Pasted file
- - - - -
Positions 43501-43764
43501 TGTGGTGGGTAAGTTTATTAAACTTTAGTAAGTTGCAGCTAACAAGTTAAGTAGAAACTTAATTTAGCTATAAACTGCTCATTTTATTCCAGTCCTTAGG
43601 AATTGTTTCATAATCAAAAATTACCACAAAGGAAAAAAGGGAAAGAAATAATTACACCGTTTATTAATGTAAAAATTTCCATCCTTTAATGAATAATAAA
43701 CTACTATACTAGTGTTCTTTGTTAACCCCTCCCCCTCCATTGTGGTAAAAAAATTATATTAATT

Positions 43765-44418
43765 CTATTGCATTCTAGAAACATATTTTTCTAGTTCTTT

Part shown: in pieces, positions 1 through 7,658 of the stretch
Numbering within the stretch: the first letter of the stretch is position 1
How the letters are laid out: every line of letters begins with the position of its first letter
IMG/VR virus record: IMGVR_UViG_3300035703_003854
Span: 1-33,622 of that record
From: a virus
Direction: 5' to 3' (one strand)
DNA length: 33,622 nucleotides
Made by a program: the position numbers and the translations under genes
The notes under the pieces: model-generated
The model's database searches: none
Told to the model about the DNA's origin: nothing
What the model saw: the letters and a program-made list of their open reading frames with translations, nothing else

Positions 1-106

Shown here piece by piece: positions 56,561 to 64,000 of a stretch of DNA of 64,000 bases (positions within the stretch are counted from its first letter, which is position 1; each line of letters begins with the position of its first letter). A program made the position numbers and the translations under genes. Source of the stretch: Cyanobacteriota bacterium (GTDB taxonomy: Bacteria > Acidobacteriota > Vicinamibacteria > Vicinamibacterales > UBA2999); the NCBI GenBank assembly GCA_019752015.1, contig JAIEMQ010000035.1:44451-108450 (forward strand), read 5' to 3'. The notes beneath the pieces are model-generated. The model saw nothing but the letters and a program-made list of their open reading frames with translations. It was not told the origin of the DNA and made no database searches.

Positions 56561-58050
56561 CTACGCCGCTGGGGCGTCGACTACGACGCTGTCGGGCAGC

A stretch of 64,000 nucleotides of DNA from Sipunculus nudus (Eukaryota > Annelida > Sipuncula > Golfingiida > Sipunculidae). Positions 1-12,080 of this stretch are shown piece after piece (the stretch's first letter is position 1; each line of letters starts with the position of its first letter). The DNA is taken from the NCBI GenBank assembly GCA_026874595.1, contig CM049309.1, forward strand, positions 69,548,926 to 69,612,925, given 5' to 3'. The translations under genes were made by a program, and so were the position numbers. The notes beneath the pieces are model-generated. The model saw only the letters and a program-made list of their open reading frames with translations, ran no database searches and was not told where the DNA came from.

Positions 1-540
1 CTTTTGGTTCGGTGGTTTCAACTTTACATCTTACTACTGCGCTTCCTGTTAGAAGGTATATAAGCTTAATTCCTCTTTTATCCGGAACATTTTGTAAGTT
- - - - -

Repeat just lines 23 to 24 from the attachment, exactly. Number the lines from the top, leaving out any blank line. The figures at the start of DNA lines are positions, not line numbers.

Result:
56561 CTACGCCGCTGGGGCGTCGACTACGACGCTGTCGGGCAGC

A stretch of 64,000 nucleotides of DNA from Sipunculus nudus (Eukaryota > Annelida > Sipuncula > Golfingiida > Sipunculidae). Positions 1-12,080 of this stretch are shown piece after piece (the stretch's first letter is position 1; each line of letters starts with the position of its first letter). The DNA is taken from the NCBI GenBank assembly GCA_026874595.1, contig CM049309.1, forward strand, positions 69,548,926 to 69,612,925, given 5' to 3'. The translations under genes were made by a program, and so were the position numbers. The notes beneath the pieces are model-generated. The model saw only the letters and a program-made list of their open reading frames with translations, ran no database searches and was not told where the DNA came from.